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Old 07-14-2020, 05:27 AM   #21
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I wouldn't do it, but not for the reasons you specify.

I just could never spend 7 figures on a 5000 square foot house for 2 people. I would consider that a huge waste of money.
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Old 07-14-2020, 05:43 AM   #22
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My opinion is different than the others. I cannot judge whether you are spending too much on a home unless all of your assets and income are analyzed so I pass no judgment. If "you can afford it" I see no problem in building a 5000 square foot home or even a 10,000 square foot home.

One thing you need to ask yourself is whether this home will ever be sold. If not, then does it really matter if you would lose money on a sale?

In my opinion we are only on this earth so long and it is important to enjoy your time here. If you can afford it and it will bring you joy go ahead. We have built ourselves five homes so far (I am 60). For us, our homes bring us joy.

Regarding building, I provide this advice which you are free to ignore:

1. Bid the job. Send the architects plans and specs to multiple builders if you can. If you are buying in a development with only one builder you do not have this ability. However, then his price is somewhat dictated by the market.

2. Pay very close attention to the specifications of the house. God is in the details and you must evaluate every item that is included and is an option. Understand what you are buying. This is necessary and time-consuming. For example how many paint colors are included and what is the cost of an extra color?

3. Despite our experience and best efforts, we always add 20% to the final bid for options we may later choose and changes we might request.

4. Don't forget the cost of Builders All Risk Insurance, Furniture, floor covering, wall covering, design costs, permit fees, etc.....

5. Try to get the builder to agree in advance for the cost of options you have not yet made a final decision on. Once you pay him, he has you and has no incentive to keep costs down on an option. Perhaps agree that options will cost 10% above his cost and have him provide receipts.

6. Understand what the builder/GC is building himself or hiring a subcontractor to complete. Some GCs sub out the entire job. We stay away from those builders because we want our GC onsite.

7. If you will not be at the site a few days per week, have the builder install cameras so you can see what is being done (and not being done) each day.

8. Make your payments coincide with work that is done and in place. Don't let the GC get too far ahead of you. Be careful of the size of the first few payments when nothing is done and he has your money.

9. Understand what it will cost to maintain your home including what real estate taxes will be after construction.

10. Perform periodic title searches to confirm no contractor has placed a mechanics lien on your property. Require the GC to sign lien waivers. If you need to spend a few thousand dollars on an attorney to help you then go ahead. A small price to pay to avert a big headache.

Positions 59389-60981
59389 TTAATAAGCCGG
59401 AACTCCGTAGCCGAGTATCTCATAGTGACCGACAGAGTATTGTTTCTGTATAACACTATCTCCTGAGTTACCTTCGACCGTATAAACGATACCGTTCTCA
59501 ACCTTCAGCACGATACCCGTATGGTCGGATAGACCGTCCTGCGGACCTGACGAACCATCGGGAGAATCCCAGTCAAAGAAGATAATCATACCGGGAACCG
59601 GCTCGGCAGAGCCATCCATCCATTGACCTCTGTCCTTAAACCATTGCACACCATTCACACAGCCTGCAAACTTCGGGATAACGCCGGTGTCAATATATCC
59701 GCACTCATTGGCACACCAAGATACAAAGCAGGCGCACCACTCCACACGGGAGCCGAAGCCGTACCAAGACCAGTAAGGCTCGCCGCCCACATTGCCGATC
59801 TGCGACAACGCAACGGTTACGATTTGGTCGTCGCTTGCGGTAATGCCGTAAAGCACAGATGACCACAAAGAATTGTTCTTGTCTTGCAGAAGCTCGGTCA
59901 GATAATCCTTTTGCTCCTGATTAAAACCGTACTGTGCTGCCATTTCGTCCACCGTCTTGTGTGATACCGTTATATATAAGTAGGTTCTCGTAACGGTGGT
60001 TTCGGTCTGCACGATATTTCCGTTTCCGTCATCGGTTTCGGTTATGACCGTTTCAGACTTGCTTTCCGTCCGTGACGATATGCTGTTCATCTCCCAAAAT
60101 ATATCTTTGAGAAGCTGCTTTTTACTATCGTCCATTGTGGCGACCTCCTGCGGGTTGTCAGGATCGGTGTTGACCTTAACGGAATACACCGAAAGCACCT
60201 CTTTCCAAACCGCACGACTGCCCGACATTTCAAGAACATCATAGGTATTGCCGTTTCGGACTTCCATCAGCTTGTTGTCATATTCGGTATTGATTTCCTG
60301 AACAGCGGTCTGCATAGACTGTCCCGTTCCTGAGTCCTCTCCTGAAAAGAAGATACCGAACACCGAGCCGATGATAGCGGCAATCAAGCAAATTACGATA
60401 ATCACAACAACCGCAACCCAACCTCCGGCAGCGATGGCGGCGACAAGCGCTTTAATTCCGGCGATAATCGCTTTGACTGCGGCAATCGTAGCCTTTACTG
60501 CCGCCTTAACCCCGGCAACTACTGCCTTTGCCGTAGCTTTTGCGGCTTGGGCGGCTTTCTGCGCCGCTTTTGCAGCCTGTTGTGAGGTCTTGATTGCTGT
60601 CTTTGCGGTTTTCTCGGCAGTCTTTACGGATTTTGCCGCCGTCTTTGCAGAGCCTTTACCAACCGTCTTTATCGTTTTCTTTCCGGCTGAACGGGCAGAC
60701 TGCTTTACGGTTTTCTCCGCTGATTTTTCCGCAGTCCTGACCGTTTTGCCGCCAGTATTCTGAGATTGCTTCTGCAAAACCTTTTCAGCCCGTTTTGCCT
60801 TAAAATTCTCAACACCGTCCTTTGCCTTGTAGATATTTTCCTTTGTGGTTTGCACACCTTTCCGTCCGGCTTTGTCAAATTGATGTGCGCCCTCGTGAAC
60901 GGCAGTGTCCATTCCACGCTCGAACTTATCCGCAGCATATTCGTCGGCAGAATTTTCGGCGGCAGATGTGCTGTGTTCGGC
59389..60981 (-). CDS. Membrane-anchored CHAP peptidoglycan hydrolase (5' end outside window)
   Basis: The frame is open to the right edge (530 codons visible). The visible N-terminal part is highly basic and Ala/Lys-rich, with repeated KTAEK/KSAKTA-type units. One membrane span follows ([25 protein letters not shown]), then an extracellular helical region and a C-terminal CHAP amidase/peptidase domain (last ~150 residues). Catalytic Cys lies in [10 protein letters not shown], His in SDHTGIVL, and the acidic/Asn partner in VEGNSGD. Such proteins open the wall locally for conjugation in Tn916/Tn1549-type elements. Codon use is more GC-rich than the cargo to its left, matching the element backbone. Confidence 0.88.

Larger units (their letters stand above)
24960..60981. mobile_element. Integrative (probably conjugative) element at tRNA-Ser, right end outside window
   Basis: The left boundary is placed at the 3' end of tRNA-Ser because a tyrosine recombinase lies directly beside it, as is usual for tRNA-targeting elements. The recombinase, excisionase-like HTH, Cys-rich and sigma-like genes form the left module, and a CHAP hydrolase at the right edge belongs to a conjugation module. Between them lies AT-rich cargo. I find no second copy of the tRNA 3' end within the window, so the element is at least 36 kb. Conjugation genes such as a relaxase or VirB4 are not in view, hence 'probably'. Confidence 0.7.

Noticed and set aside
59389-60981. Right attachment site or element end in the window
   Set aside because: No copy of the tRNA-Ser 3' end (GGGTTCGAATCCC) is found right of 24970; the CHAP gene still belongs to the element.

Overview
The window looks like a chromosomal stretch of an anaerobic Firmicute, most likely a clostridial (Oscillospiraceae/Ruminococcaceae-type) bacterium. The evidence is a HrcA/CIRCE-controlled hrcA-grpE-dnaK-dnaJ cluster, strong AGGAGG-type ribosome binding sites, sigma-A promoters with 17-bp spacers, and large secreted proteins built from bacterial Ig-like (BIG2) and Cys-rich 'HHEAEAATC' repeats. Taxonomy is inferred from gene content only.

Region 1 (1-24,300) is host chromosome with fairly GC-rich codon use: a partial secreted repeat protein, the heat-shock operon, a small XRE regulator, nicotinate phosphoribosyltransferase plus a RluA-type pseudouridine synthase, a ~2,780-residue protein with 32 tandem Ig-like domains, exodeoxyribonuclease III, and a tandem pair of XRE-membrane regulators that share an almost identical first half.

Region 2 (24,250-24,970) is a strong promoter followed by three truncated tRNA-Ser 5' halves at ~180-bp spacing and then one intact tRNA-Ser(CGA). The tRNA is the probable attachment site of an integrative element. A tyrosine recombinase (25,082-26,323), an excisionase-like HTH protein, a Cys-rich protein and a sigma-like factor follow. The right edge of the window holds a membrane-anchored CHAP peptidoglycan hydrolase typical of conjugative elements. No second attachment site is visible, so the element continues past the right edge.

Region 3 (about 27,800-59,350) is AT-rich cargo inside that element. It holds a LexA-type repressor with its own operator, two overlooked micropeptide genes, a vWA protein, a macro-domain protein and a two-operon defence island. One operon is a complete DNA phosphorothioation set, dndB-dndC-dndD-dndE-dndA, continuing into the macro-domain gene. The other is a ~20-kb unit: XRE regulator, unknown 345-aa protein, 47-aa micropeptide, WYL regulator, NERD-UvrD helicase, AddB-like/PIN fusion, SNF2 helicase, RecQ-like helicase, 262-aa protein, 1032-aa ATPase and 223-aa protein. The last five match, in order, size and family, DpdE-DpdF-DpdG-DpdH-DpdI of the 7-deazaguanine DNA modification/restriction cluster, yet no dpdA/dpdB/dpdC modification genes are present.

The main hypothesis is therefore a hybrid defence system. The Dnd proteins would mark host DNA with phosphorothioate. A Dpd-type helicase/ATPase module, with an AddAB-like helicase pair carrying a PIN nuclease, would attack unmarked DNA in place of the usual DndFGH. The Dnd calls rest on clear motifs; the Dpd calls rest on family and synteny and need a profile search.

The above are just a few concepts. We have three homes each larger than the one you are contemplating. Our family and particularly our children enjoy visiting them. We cannot think of a better way to spend our money which we understand differs greatly from many on this site. I just wanted to provide the other side of the argument. All the Best.
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Old 07-14-2020, 05:49 AM   #23
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We just sold our 5200 square foot home in March and downsized to 3905 square feet with a triple car garage. But the cost of this 12 year old house in like new condition was only 20% of what you're proposing to spend in PA.

Unless you've ever built a home and have a great contractor, I would never suggest anyone take on such a large project--especially in these times. Such building puts a strain on marriages, too.

We're very fortunate in the South to have homes available for very favorable prices. We're still in a cost basis market versus a demand driven market as far as prices go. And it's also nice to be out in the county where property taxes are only $1100 per year.

We would only consider purchasing a house that's already built. Fortunately we're cash buyers and can wait for a fair price on any home purchased.
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Old 07-14-2020, 06:26 AM   #24
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I'd sell the land and put it towards another home in a more tax friendly state when you are ready. Having downsized from a big mega-mansion to 2400 sq ft, I can appreciate those that like a bit bigger house, but I do not yearn for 5K ft2. My only complaint about our current home is the lot is too small and so is the garage. If I could double the size of both of those, with one additional large closet, I'd be a happy camper.
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Old 07-14-2020, 07:10 AM   #25
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I don't know what size home you would be leaving but plan on spending a bunch of money decorating and finishing the inside of the new house.

Does you build number include landscaping?
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Old 07-15-2020, 10:08 AM   #26
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A coworker in his 50s built his "retirement home" last year - a 2500 sq ft ranch on a slab. It was a miserable experience. Constant delays, major cost overruns, and nearly a year of revisions after they moved in (warranty claims) - including having to redo 1/3 of the laminate flooring because of damage during appliance delivery. He likes the house now but it was a stressful couple years for him.

It's crazy to think my parents built their 2000 sq ft home in 1992 and the contractor got it done <6 months, on budget, and there was not a single issue that required them going back to the builder afterwards. Times have changed around here.
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Old 07-15-2020, 10:27 AM   #27